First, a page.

It's hard to imagine, now that marriage equality has become almost commonplace, but David Leavitt's short story "Territory," published in The New Yorker in 1982, was the first openly gay fiction in the magazine. A sensitive exploration of tensions that arise when 23-year-old Neil brings home his male lover for the first time, the story is tame by today's standards – or even in comparison to Leavitt's 1997 novella, "The Term Paper Artist," which was pulled from publication in Esquire over what the magazine's editor called "a taste question." But in its crossover appeal to gay and straight readers alike, it helped break down the ghettoization of gay fiction. Nowadays, it sometimes seems as if it's the rare novel that doesn't have at least one gay character.
The Two Hotel Francforts, Leavitt's eighth novel, has no openly gay characters, though it features a brief but torrid homosexual affair between what not so long ago could have been simply described as two unhappily married men but now needs to be clarified as two men in unhappy marriages with women. Set in Lisbon, Portugal, in June 1940, where hordes who have fled occupied France gather to await passage to safety, it offers a different sort of crossover appeal – to readers of both historical and domestic fiction.
Spanning just a few weeks and 250 pages, "The Two Hotel Francforts" is a stylish model of narrative compression and economy. Despite the escalating Nazi threat that forms its backdrop, its focus is alienation of affection rather than annihilation.
Pete Winters and Edward Freleng, American expatriates in their early 40s, meet cute at a popular café in Lisbon when Edward accidentally steps on Pete's eyeglasses – rendering him blind to what's coming. Both men are killing time with their wives while waiting for the SS Manhattan, which has been commandeered to retrieve Americans stranded by the war. Both are also staying in the Hotel Francfort – though, as it turns out, two different hotels that share the same name because they were formerly owned by feuding brothers. The novel is Pete's account of the fortnight or so that profoundly changes the two couple's lives.
Leavitt hooks us by the third page, with this sentence: "I should mention – I can mention, since Julia is dead now and cannot stop me – that my wife was Jewish, a fact that she preferred to keep under wraps." The same paragraph ends: "For she had sworn, when we had settled in Paris fifteen years before, that she would never go home again as long as she lived. Well, she never did."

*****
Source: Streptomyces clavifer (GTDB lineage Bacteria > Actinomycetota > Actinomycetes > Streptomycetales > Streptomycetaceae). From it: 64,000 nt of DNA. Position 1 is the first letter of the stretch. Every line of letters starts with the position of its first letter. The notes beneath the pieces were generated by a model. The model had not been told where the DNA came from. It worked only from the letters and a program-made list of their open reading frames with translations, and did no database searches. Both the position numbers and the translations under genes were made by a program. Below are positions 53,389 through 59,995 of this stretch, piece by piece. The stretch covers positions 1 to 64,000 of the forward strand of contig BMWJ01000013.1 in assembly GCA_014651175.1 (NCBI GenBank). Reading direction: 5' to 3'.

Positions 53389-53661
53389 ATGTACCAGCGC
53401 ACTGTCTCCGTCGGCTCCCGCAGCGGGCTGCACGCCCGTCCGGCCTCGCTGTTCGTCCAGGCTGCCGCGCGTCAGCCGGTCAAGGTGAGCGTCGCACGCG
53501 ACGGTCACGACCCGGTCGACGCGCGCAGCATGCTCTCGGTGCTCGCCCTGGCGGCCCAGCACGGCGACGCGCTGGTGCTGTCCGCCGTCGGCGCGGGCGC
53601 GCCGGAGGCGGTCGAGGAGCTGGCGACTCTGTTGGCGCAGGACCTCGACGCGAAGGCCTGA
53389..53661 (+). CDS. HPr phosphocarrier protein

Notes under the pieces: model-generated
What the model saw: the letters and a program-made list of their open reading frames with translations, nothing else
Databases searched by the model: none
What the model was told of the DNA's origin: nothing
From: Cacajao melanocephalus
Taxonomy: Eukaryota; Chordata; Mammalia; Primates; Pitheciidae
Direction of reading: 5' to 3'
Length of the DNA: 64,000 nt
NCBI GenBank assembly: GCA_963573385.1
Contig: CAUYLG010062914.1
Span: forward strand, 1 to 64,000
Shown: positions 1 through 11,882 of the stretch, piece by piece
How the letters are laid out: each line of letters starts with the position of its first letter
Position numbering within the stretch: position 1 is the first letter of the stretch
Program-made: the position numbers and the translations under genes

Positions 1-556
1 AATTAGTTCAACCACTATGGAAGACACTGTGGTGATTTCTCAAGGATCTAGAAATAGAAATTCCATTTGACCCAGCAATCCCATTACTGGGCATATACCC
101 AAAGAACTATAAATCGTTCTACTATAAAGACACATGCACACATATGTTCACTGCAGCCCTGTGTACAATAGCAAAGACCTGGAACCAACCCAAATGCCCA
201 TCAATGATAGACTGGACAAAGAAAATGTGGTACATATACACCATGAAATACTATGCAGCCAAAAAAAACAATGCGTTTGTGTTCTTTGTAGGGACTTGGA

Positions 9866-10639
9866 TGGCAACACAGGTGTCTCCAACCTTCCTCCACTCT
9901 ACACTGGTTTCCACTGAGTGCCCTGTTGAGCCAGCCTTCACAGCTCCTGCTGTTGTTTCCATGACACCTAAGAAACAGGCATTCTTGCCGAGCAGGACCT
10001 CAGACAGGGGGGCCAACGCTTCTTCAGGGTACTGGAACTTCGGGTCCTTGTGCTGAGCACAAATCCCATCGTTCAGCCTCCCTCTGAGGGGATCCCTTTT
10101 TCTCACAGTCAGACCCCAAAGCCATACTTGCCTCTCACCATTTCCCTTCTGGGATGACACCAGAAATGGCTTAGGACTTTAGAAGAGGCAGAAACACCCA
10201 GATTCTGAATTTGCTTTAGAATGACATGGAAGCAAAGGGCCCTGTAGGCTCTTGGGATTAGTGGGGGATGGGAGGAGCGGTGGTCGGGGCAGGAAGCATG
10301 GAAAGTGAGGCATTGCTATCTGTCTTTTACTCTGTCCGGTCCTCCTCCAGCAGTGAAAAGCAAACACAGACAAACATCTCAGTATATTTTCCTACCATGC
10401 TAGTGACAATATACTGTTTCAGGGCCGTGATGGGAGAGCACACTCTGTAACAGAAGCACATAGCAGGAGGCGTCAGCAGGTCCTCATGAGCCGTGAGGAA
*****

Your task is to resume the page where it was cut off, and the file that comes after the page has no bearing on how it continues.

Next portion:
Of course our minds flood with questions, which Leavitt deftly keeps in play until the end of the book: Why was she so loath to go home? How did she die? When? Killed by the Nazis? Destroyed by her husband's dalliance with another man? Suicide? Foul play? A staged, "apparent" suicide like the one in the detective novel that Edward and his wife, Iris, are writing under their pen name, Xavier Legrand?
Julia, as described by her admittedly disenchanted husband, is not a character we're sad to see go. Upset about having to leave their elegant Paris apartment – featured in a copy of Vogue that has become dog-eared from her constant thumbing – she is "too worried about what we were losing to care about those who were losing more." This is a woman who spent her days shopping or playing a version of solitaire called, aptly enough, Beleaguered Castle.
Pete, who we're supposed to believe is a car salesman originally from Indianapolis, ignored every warning signal about Julia "until a morning came when I woke and found that the burden of her care was crushing the life out of me." Yet he still feels duty-bound to protect her and is convinced that the prudent path, considering her Jewish heritage, is to ignore her "Over my dead body" objections and insist they leave Europe while they can. By the time he learns the reason for her recalcitrance, it is too late.